Must Read Book

Jaffa, Harry, Crisis of the House Divided (1982).

What a good idea it is to let historians talk about their favorite books. My guess is that most of them--us--will cite books outside the discipline, however, because the methods they--we--bring to bear on the archive are usually derived from works that aren't normally classified as history. A case in point is one of my favorite books of all time, Harry Jaffa's Crisis of the House Divided, which is a close "Straussian" reading of the Lincoln-Douglas debates of 1858. It's a work of political philosophy rather than a straightforward chronicle of the event, even though it engages in dialogue and argument with leading historians of the Civil War era. I've never read anything that is so scrupulously fair to the objects of critique--here these are Stephen A. Douglas and the historians who subsequently couldn't see any appreciable difference between him and Lincoln on the issue of slavery--and, at the same time, so passionately committed to the ethical principles involved.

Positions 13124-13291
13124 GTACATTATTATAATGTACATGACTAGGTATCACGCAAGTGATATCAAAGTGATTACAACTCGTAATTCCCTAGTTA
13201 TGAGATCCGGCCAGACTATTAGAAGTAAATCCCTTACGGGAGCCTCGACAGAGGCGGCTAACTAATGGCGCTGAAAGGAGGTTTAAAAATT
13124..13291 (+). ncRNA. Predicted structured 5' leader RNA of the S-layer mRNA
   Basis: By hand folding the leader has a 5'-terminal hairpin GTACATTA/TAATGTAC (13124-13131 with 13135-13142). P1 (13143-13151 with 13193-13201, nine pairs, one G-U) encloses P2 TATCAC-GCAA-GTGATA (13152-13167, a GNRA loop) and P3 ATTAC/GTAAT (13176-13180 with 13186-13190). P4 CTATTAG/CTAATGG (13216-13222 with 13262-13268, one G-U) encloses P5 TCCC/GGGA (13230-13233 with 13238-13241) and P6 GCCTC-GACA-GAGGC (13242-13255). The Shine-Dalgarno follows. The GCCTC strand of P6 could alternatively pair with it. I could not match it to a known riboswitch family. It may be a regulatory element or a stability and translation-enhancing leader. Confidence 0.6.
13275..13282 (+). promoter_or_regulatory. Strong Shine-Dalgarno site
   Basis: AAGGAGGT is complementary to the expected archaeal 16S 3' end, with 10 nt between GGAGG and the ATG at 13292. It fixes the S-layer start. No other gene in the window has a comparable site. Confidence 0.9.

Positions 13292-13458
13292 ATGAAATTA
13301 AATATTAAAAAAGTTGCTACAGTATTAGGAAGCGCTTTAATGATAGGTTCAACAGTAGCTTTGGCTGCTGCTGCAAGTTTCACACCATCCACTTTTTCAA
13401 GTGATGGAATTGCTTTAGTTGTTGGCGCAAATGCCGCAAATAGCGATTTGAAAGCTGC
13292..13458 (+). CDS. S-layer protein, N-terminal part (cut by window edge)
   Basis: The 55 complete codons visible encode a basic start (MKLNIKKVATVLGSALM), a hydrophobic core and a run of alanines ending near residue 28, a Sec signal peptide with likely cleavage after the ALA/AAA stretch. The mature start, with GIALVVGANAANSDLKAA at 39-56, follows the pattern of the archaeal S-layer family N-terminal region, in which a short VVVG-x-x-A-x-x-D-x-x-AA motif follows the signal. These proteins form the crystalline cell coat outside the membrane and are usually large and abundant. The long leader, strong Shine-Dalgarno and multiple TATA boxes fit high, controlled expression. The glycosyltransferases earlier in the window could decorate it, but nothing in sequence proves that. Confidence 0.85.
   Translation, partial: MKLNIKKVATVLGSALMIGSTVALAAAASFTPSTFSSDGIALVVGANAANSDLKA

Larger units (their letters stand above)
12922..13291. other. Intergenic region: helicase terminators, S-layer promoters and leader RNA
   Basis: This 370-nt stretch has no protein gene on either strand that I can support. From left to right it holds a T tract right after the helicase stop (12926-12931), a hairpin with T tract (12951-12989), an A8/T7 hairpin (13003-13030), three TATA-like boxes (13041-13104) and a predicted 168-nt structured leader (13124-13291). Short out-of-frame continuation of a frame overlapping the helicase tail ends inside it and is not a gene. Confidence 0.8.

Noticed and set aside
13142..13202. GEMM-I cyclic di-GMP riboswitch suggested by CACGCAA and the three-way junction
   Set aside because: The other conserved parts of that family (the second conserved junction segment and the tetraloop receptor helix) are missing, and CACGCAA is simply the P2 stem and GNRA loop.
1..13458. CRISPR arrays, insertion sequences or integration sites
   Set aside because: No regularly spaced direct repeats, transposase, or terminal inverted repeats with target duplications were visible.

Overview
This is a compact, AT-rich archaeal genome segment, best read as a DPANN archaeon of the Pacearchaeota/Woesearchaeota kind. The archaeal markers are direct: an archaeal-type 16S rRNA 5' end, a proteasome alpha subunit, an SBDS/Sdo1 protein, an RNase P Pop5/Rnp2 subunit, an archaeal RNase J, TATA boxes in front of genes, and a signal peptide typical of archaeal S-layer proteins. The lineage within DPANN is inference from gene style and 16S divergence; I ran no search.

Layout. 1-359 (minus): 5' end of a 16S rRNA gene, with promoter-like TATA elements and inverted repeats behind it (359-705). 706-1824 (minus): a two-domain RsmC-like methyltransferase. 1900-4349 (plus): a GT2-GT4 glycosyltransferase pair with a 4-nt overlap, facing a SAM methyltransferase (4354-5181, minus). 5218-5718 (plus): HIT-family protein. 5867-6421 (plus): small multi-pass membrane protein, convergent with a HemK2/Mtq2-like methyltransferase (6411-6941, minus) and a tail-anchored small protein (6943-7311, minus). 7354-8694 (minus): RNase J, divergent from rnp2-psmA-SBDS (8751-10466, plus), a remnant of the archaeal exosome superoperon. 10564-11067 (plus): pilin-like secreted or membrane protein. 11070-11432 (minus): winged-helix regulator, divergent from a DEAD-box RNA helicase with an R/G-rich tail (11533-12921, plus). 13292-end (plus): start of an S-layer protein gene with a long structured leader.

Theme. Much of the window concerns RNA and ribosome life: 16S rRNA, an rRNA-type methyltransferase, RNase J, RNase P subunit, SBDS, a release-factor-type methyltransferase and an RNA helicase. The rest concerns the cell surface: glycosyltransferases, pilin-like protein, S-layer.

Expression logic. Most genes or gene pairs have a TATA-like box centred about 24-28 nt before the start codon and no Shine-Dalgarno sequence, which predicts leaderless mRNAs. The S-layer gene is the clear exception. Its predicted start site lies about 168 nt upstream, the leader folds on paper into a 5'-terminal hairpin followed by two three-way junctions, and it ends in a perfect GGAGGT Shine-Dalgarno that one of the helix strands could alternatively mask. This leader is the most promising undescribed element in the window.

Recommended by James Livingston, Rutgers University - New Brunswick

James Livingston teaches at Rutgers University, where he offers courses in American and European intellectual history. From time to time, he teaches a course called Cartoon Politics: The Principle of Hope in Popular Culture, which is also the title of a book he's working on. His most recent book, just out from Routledge, is Pragmatism, Feminism, and Democracy: Rethinking the Politics of American History.